- If you have a way of doing more than just the trail from town out and back, I’d recommend that. I much preferred the hike from the domes to the lake rather than the hike from town.
- There are several other hikes to do from town, so in town would be a good place to stay if you were going to be there longer.
- See if your hotel does a bag lunch. We did the all inclusive package at the domes, which was so worth it. Very plentiful breakfast and dinner on site with a substantial bag lunch for each night of stay. So much easier than trying to shop for all that yourself as there aren’t a ton of markets.
- Go early! As with most hiking the later your start the more people there are. Our hike up wasn’t too crowded, even though there were many people at the lake, but on our way down throngs of people were doing their uphill climb, and I was so grateful we didn’t have to deal with that. Our hotel originally suggested leaving at 9/9:30, very Argentina, but I think we left around 8/8:30.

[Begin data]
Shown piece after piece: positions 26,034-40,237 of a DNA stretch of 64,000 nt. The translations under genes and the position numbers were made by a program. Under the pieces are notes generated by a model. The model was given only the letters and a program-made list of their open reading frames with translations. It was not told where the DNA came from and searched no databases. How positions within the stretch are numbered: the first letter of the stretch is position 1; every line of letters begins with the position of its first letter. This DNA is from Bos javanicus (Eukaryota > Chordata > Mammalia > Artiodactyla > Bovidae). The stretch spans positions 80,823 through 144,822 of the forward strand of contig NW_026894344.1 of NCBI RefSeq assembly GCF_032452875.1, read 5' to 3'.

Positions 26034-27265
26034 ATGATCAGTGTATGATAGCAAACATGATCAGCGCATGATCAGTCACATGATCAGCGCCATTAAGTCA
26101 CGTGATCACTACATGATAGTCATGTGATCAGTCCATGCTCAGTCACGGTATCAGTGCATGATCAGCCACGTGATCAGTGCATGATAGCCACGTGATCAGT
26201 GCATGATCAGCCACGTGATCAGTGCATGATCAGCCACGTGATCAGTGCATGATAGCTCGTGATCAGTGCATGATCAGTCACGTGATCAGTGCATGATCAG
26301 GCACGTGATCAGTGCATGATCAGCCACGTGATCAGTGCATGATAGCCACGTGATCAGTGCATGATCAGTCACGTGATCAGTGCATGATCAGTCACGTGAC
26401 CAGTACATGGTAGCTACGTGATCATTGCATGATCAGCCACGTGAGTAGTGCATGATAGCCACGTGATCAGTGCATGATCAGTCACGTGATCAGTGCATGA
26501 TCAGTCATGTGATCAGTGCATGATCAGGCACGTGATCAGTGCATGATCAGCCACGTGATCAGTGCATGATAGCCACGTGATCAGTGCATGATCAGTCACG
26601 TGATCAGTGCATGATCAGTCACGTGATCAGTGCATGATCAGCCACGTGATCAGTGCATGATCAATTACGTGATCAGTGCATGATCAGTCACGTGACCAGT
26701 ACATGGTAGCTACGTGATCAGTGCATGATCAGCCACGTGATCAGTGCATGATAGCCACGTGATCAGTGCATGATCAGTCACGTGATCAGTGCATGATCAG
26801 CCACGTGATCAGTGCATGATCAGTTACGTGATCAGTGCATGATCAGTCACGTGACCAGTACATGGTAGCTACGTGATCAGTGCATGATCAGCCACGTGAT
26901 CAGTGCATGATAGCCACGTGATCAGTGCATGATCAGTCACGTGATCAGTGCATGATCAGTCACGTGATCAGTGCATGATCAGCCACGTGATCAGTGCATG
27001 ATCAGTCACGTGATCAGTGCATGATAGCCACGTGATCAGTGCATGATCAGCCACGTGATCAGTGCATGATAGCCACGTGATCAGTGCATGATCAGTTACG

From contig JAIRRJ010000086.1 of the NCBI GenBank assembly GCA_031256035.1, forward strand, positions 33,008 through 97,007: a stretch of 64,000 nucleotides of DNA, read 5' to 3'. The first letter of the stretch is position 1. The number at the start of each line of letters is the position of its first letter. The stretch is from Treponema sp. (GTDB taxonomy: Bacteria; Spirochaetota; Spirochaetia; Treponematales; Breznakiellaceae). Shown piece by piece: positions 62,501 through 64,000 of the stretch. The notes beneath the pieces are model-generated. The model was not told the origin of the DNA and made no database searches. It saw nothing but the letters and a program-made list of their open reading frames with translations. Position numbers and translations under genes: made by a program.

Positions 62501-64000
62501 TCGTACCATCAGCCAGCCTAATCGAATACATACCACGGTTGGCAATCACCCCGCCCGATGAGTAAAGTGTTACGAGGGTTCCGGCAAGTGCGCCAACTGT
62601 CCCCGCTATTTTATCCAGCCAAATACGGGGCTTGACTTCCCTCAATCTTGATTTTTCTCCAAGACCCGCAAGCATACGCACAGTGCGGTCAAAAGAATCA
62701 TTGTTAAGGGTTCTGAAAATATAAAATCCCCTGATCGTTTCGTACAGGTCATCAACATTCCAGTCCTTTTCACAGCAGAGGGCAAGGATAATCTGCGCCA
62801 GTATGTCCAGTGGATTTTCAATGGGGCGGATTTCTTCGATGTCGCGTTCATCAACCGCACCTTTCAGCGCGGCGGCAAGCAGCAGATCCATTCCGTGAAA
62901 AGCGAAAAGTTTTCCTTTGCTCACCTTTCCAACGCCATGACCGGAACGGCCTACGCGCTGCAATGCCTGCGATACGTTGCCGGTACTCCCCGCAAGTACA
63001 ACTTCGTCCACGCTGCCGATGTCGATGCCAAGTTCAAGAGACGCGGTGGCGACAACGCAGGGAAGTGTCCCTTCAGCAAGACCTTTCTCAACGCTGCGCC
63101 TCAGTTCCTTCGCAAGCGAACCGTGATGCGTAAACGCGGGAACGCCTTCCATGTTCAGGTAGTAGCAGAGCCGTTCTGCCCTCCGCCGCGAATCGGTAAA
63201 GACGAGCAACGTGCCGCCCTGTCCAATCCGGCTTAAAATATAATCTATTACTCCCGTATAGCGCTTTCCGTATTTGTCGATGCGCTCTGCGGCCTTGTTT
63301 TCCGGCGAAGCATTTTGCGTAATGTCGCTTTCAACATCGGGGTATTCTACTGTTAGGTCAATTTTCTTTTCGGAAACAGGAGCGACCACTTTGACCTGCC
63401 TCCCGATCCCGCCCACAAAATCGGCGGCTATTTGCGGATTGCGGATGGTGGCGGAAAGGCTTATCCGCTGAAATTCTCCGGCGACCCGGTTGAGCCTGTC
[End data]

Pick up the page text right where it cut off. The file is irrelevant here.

- We flew round trip into El Calafate, really the only option. From El Calafate, there are three bus companies who all run the same route to El Chalten, except all their times vary slightly. Your hotel will be able to direct you and it was easy to book there.